Stephanie Ostrowski Dec. 11, 2012, 3:08pm

WASHINGTON (Legal Newsline) - Insider trading charges have been brought against a Brazilian ex-banker for his part in a scheme to illegally trade Burger King securities.

Igor Cornelsen and his firm, Bainbridge Group, which he made trades through, allegedly gained more than $1.68 million in illegal profits by trading Burger King options based on confidential information, according to a Nov. 30 release from the Securities and Exchange Commission.

Cornelsen sought inside information from his broker Waldyr Da Silva Prado Neto before the company's September 2010 announcement that it was being acquired by a New York private equity firm. Prado was stealing the inside information from another Wells Fargo brokerage customer involved in the Burger King deal.

According to the SEC's complaint filed in federal court in Manhattan, Cornelsen became Prado's customer in 2008. On May 17, 2010, Prado sent Cornelsen an e-mail in Portuguese that translates to, "Igor, if you are around call me at the hotel. I have some info. You have to hear this."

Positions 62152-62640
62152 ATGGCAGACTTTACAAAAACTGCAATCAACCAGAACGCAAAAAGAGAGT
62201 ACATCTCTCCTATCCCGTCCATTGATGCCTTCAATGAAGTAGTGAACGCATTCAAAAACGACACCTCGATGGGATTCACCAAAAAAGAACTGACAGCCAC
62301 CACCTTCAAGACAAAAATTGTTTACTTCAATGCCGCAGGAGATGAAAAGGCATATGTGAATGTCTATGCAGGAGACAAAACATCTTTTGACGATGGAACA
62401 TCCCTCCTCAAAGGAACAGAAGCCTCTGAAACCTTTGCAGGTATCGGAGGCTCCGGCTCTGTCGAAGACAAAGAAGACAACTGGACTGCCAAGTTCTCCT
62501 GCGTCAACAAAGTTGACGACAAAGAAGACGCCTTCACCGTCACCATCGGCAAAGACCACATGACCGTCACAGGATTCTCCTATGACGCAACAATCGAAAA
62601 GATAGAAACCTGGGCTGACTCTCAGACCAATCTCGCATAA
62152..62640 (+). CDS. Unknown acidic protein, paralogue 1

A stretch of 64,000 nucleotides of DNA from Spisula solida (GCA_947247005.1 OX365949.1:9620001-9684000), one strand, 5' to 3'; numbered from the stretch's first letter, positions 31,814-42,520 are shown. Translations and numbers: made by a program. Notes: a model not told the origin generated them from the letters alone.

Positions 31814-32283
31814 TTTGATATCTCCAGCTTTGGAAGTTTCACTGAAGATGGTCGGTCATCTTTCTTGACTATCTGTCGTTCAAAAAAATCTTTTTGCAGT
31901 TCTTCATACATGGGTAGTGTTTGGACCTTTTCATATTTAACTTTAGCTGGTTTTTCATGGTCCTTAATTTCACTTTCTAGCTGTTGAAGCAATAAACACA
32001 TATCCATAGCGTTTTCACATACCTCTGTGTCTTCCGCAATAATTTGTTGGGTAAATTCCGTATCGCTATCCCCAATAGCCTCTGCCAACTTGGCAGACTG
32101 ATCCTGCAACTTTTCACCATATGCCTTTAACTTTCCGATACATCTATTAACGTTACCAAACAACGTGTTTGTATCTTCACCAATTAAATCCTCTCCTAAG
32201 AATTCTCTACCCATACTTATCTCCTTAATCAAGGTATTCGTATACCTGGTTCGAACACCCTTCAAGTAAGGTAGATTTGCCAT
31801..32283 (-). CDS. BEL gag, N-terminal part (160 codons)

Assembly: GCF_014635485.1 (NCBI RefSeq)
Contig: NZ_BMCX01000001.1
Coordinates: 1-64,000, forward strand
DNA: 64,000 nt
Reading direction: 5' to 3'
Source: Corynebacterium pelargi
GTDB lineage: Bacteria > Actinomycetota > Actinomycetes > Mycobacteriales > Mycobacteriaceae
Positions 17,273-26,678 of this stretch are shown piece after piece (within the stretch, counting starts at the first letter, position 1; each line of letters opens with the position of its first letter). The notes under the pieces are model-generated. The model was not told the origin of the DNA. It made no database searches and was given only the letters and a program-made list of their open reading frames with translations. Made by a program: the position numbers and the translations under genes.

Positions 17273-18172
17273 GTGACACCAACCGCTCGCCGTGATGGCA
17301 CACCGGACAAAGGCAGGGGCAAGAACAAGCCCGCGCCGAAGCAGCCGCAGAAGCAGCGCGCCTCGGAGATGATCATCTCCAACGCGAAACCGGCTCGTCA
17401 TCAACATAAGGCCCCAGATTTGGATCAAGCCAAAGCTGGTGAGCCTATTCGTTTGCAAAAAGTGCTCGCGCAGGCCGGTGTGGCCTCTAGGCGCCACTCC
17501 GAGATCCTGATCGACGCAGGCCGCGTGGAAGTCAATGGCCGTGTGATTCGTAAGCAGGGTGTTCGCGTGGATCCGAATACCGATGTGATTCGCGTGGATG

After talking with Prado, the next day Cornelsen began trading out-of-the-money Burger King call options. Cornelsen had never previously traded Burger King securities.

Cornelsen continued trading Burger King options throughout summer of 2010 despite losing money in some cases, the SEC alleges. After another confirmation from Prado that "the sandwich deal" was going to happen, Cornelsen purchased additional Burger King call options.

In order to minimize Cornelsen's connection to Prado, he purchased the Burger King call options in accounts held at brokerage firms other than where Prado worked, according to the SEC.

To settle the SEC charges Cornelsen and Bainbridge Gourp agree to pay more than $5.1 million, subject to court approval.

The litigation continues against Prado whose assets have been frozen by the court.

After holding high-ranking positions in several banks in Brazil, Cornelsen is now retired and a resident of the Bahamas with a home in South Florida.

The SEC's complaint charges Cornelsen and Bainbridge Group with violations of Sections 10(b) and 14(e) of the Securities Exchange Act of 1934 and Rules 10b-5 and 14e-3.

The proposed final judgment orders them to jointly and severally pay $1,681,090 in disgorgement and $136,620.96 in prejudgment interest. Cornelsen is ordered to pay a penalty of $3,362,180.

The SEC charges were neither admitted nor denied. The proposed final judgment also enjoins them from future violations of these provisions of the federal securities laws.

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